A creature’s challenge rating is the Dungeon Master’s (DM’s) guide to how difficult a particular monster or other enemy will be for their party. The official Dungeons and Dragons rules suggest that, unless the DM is really looking to throw a challenge out there, they should stick to using monsters who have a challenge rating that’s approximately the same as their players’ levels.
While no official rule says that monsters can’t exceed a challenge rating of 30, there are no monsters that do. Since players generally don’t go past level 20, this makes sense (that would be one hell of a challenge!). These monsters from the official Dungeons and Dragons rulebooks are among the toughest to beat in the franchise.
10 Astral Dreadnought – 21
This horrible creature extends to a significant length, since its lower half is actually akin to a snake’s, with scales made of tough armored plates. Its upper body features one huge eye, capable of nullifying magic wherever it’s pointed, and arms with pincers instead of hands. The Astral Dreadnought is named for its homeland, the Astral Plane, which is a plan of existence akin to purgatory — people from the Prime Material Plane reach it through spells, magical devices, or psionic abilities.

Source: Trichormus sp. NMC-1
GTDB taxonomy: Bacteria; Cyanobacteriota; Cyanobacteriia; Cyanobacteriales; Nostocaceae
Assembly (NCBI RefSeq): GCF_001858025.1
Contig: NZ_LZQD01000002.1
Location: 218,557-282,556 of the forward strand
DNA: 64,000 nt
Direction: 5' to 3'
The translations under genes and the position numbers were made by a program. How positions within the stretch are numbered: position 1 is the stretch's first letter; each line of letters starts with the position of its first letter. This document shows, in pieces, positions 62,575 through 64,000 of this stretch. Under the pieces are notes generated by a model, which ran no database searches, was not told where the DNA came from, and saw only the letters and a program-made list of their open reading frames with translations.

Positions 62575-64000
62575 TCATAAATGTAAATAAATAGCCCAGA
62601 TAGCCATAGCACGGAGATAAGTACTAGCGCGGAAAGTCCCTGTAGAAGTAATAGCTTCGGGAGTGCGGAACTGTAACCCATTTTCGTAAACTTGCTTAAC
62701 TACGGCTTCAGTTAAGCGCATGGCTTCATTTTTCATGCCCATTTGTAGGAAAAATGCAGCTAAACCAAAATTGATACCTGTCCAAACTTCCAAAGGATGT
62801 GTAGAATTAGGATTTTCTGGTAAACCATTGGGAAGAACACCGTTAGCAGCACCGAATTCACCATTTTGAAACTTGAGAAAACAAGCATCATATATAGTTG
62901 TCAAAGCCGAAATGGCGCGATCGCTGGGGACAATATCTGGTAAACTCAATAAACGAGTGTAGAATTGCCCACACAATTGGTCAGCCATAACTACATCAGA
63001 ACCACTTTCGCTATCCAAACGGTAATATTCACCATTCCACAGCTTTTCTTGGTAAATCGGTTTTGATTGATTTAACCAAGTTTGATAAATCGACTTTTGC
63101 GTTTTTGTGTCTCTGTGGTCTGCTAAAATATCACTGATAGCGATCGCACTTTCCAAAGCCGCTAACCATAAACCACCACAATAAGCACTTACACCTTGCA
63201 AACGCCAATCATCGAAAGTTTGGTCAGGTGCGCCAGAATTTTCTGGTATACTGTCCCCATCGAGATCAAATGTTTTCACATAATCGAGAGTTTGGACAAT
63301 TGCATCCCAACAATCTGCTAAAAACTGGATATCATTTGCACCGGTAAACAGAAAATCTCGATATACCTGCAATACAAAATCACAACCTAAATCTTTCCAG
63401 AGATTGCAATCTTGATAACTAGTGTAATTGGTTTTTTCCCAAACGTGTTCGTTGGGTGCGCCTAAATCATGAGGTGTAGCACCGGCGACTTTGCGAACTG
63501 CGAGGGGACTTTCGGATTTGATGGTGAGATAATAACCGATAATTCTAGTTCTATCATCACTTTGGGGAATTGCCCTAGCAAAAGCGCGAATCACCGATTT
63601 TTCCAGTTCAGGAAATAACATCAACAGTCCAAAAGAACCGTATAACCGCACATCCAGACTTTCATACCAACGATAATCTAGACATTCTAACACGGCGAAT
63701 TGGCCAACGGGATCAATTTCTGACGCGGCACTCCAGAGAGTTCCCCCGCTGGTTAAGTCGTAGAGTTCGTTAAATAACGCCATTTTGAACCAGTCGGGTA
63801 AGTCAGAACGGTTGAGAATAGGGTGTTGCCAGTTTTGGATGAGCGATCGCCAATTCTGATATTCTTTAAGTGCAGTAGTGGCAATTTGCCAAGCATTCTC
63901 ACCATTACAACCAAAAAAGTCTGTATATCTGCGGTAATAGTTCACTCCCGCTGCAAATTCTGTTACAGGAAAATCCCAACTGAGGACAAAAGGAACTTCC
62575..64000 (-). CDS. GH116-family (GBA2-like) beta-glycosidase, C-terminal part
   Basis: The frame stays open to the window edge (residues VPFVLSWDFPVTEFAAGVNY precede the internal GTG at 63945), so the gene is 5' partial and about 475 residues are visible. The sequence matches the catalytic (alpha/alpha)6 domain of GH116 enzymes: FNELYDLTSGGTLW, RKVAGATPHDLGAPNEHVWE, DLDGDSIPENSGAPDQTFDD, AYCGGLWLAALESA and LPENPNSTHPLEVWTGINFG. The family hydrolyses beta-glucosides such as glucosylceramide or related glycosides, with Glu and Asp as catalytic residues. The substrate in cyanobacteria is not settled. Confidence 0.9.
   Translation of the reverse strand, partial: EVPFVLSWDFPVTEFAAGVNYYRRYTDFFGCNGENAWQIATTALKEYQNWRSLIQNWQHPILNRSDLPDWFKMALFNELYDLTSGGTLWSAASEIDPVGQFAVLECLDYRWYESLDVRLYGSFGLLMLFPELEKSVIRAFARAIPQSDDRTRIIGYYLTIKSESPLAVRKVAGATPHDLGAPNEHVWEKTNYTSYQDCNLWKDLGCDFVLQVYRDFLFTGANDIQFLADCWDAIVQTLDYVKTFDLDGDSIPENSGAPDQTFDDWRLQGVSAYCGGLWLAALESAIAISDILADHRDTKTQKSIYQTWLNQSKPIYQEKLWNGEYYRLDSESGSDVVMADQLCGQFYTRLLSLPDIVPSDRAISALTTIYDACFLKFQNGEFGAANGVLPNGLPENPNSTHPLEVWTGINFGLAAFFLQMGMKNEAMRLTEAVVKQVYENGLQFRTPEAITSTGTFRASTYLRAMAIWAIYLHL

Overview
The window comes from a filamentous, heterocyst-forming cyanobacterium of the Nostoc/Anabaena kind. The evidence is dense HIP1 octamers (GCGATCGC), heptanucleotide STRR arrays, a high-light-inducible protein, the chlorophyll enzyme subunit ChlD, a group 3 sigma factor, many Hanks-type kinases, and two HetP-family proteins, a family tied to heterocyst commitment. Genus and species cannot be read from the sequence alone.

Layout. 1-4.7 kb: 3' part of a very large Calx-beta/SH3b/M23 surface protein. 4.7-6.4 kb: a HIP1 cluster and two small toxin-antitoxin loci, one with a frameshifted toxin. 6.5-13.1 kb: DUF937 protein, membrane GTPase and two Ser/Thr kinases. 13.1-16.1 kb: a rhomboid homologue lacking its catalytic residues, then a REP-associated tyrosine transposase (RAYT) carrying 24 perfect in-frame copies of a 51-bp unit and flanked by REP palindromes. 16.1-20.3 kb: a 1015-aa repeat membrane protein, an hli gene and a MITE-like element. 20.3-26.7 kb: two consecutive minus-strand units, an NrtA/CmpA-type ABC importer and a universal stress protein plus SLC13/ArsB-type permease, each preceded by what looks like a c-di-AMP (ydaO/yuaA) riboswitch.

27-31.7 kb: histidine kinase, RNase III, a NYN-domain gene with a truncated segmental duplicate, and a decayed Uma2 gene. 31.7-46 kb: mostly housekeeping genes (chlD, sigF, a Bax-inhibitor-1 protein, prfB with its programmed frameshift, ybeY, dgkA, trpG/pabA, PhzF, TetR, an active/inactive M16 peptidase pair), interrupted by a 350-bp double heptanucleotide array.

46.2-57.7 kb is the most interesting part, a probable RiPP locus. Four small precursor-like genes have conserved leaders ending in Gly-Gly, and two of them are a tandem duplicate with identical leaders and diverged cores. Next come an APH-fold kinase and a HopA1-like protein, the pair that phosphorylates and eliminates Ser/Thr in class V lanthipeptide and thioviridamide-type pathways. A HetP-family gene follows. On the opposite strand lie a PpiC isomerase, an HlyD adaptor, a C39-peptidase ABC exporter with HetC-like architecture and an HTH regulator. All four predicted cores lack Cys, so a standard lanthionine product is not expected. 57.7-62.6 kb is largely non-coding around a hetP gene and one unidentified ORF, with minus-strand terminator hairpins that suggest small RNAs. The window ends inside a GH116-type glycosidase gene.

9 Zaratan – 22
One can’t help but imagine a Torterra when looking at the Zaratan. This beast is said to measure hundreds of feet in diameter and live for millennia. However, unlike the Torterra that appears on land (as in the Detective Pikachu movie), the Zaratan lives in the sea.
Unless it’s sufficiently provoked, the Zaratan is passive and does not attack people (even if it notices them); it actually crawls up into its shell, just like one would expect from your average land turtle.
8 Ancient Green/Bronze Dragon – 22
Dragons are, of course, the most iconic enemy in Dungeons and Dragons. The Green Dragon is a chromatic dragon, a type known for being non-reflective and are generally somewhere on the evil side of the alignment chart. The Bronze Dragon, its counterpart, is a Metallic dragon, meaning its scales look akin to metal and usually fall on the good end of the alignment chart. They have a challenge rating of 22. Even though they fall on opposite ends of alignment, both these dragons are aggressive when threatened or challenged.
7 Lich (In Its Lair) – 22
Liches are a powerful kind of undead magic-user (usually a wizard, but they might also be a cleric or a sorcerer, under the right circumstances). They’re nearly always on the evil end of the alignment chart, but exceptions do exist.
They were once people, like you and me, but embraced undeath so that they could live forever and continue to attain knowledge, a pursuit that consumed their mind until it was an obsession. Liches are significantly more powerful on their own turf: a lich outside its lair only has a challenge rating of 21.
6 Ancient Silver/Blue Dragon – 23